Lobby for Cyprus is a non-party-political human rights organisation campaigning for a reunited Cyprus.
Print this page Print Bookmark and Share
Media Watch 2003

29 August 2003
Source: Cyprus Weekly
Author: Philippos Stylianou
Comment: The following article appeared in the Cyprus Weekly of Nicosia on 29 August 2003.
Disy proposes prosecution for dealing with north


Opposition Disy is introducing a legislative proposal making any private dealings with the illegal occupation regime a criminal offence, punishable by imprisonment of up to ten years. The proposal looks unlikely to muster sufficient parliamentary support to get it off the ground, as the government and most other parties were quick to express disagreement. 

Interestingly, major coalition partner Akel was not among them. Party spokesman Antros Kyprianou told the Cyprus Weekly Akel will study the proposal before formulating its position. 

Disy’s move came amid a public debate about the way private claims for property compensation to the pseudostate should be handled by the state.

Party leader Nikos Anastassiades told a press conference the proposal sought to safeguard constitutional order and not to curtail the exercise of the right to property. He also stressed that according to the proposal provisions, no one will be prosecuted if he was directly or indirectly forced to act against the law.

The Government Spokesman Kypros Chrysostomides said such tactics were wrong and the government did not agree with them.

Needless move
Ruling Diko MP Andreas Angelides criticised the development as a needless move by Disy to create a political impression. He noted that Disy went ahead with its proposal, knowing full well that the House could not debate it at this stage. “This is like telling those who may want to apply to Denktash’s “property commissions” that there is no law preventing them from doing so and they could take advantage of it,” Angelides argued.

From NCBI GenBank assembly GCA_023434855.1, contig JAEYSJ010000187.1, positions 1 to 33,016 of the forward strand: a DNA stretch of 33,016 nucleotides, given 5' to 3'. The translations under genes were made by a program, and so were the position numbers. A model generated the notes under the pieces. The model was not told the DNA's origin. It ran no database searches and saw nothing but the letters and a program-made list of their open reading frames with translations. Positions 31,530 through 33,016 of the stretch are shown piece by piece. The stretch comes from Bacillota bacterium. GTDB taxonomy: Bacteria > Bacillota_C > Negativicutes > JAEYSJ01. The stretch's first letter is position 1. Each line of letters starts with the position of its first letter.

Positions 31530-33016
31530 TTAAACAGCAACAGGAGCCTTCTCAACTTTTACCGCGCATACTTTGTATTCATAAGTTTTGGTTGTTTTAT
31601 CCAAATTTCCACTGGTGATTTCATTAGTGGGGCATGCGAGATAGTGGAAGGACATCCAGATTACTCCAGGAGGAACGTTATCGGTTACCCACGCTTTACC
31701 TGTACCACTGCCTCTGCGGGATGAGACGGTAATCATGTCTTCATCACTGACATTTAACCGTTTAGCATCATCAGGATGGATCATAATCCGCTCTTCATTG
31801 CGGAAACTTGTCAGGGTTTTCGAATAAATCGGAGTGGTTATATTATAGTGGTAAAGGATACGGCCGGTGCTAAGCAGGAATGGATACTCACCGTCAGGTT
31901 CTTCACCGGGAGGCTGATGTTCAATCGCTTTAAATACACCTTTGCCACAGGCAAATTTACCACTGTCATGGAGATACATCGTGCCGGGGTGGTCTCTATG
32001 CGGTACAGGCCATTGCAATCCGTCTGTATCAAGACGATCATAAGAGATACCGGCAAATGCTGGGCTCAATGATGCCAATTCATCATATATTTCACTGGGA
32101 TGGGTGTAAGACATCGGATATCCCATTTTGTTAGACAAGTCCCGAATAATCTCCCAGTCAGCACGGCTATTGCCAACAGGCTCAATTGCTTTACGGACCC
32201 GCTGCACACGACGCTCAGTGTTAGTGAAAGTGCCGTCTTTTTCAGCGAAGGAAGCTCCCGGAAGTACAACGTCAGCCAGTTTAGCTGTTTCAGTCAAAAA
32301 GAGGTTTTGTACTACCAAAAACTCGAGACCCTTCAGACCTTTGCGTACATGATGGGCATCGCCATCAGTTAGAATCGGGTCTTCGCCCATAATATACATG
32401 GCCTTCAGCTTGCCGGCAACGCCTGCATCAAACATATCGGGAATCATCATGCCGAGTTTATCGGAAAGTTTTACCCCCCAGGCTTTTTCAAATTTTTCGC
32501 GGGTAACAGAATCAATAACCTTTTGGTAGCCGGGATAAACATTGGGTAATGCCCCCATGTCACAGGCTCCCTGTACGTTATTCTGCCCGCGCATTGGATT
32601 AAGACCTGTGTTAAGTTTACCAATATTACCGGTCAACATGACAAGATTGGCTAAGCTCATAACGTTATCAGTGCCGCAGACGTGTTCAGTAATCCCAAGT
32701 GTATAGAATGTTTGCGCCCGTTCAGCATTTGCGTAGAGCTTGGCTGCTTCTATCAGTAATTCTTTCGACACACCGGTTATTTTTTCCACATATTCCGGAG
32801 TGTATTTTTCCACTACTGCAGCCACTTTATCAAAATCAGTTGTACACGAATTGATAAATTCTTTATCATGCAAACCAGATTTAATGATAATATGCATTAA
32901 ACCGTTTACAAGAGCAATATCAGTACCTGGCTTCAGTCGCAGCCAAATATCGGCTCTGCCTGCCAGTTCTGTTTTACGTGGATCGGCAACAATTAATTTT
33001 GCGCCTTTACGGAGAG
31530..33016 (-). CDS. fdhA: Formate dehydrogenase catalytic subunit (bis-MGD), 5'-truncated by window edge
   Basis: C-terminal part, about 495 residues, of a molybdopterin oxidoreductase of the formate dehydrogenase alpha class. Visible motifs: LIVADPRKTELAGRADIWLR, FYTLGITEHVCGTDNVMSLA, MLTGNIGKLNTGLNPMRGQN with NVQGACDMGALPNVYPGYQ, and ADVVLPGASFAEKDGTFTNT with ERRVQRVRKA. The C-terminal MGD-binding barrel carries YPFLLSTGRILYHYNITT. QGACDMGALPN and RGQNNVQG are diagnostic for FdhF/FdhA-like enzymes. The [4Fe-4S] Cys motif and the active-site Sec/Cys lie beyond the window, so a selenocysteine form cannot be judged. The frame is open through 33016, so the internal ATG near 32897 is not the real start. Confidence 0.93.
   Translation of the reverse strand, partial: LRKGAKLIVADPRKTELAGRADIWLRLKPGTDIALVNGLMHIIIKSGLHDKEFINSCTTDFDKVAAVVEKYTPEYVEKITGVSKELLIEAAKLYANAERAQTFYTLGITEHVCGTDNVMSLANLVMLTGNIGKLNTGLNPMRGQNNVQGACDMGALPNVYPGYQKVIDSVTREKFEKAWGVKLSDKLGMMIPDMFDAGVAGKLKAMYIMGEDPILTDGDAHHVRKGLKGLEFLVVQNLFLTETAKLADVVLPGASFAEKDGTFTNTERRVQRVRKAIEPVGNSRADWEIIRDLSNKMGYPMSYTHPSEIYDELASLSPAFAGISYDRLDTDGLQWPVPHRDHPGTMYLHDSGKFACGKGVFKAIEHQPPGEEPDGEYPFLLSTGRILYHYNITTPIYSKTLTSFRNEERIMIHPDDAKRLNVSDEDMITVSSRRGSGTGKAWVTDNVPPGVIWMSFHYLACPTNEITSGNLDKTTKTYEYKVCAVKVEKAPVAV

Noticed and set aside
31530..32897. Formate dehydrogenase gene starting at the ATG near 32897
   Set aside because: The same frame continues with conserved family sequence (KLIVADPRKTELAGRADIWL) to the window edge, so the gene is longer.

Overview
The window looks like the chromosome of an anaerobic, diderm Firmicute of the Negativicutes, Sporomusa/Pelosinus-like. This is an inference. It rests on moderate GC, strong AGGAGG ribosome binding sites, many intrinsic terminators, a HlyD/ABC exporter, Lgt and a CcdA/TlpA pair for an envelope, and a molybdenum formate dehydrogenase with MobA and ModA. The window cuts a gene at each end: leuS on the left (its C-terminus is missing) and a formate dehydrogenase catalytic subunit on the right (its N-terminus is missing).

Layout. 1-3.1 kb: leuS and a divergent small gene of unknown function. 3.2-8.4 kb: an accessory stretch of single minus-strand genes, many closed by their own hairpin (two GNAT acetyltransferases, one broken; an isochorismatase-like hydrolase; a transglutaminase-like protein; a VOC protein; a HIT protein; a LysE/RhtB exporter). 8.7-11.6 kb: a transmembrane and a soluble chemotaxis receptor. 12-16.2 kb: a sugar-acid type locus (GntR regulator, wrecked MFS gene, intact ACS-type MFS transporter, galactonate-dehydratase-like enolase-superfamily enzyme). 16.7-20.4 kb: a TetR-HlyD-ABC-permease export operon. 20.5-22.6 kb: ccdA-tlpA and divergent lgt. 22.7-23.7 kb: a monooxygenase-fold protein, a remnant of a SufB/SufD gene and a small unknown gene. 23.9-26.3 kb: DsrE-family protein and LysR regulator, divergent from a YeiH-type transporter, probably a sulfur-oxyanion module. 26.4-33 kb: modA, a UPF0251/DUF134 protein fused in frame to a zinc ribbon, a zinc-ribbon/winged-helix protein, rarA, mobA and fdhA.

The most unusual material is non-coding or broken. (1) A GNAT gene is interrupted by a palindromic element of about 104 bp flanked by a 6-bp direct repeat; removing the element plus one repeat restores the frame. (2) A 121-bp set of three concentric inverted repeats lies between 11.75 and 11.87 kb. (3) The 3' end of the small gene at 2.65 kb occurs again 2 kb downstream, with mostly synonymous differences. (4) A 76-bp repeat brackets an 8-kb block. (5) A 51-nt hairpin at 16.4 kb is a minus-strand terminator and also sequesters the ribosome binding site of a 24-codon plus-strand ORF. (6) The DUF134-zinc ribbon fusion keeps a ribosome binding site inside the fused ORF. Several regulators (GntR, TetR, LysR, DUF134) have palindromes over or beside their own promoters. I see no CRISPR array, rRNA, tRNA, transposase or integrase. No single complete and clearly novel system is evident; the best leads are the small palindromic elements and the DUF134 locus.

He added that both the Consitution and the penal code already provided the legal means to curb such actions, but if the need arose, they should only be used to the extent and to the degree necessary.

Socialist Edek President Yiannakis Omirou, who had earlier described those applying to the pseudostate as collaborators of the occupation forces, also expressed his opposition to the proposal, saying that both the Constitutions and the penal code provided adequate legal measures if needed.

United Democrats Party (Edi), also criticised the move by their former coalition partner in the previous government, saying that the isolated cases of Greek Cypriots who express the intention to claim compensation from the Denktash regime should be dealt with resolutely but not by legal means.

“The main message must be that the Cyprus Republic is a state respecting the rule of law and that it does not adjust its laws to the political exigencies of the time,” a party announcement said.

Support
The only support to the Disy proposal came from the single seat New Horizons party. MP Christos Clerides said they would support the Disy proposal if it came before the House, because the existing provisions of the penal code may not entirely cover applications to the so called “property commissions” set up by the pseudostate.

He disclosed that his party is considering to introduce its own legislative proposal to Parliament, amending articles 108, 47 and 48 of the penal code in such a way as to remove any doubt that they could apply also to Greek Cypriot applications to the pseudostate. 

As they stand now, these penal provisions refer to seditious acitivity and to acts for usurpation of authority.

The Disy proposal is based on articles 30, 34 and 35 of the Constitution, which prohibit acts that might undermine the constitutional order and the guaranteed rights and liberties, and also oblige the legislative, executive and judicial authorities to safeguard the effective application of these provisions.

According to the proposal, anyone who knowingly cooperates in anyway directly or indirectly, applies to or seeks to cooperate with any person, organ or authority which has been established or functions as a result of the presence of the occupation forces, and are not recognised as legitimate by the Republic of Cyprus or the international community, in a way that undermines or abolishes the constitutional order or endangers the interests of the citizens of the Republic of Cyprus, shall be guilty of a criminal offence. 

In his press conference, Nikos Anastassiades said he had discussed these opinions during his meetings with President Papadopoulos, adding that there was a disagreement on the issue as the President firmly believed that no legal measures should be taken against those resorting to the pseudostate mechanisms.

Disy’s legislative proposal was to have been tabled at the House yesterday but this did not become possible, because it was special session with only one item on the agenda. Disy MP and party Justice Commissioner Ionas Nikolaou, who with party Legal Council chairman Christos Triantaphyllides had drafted the proposal, told the Cyprus Weekly it will be introduced to the House on 19 September.

The proposal has been handed to the General Director of Parliament."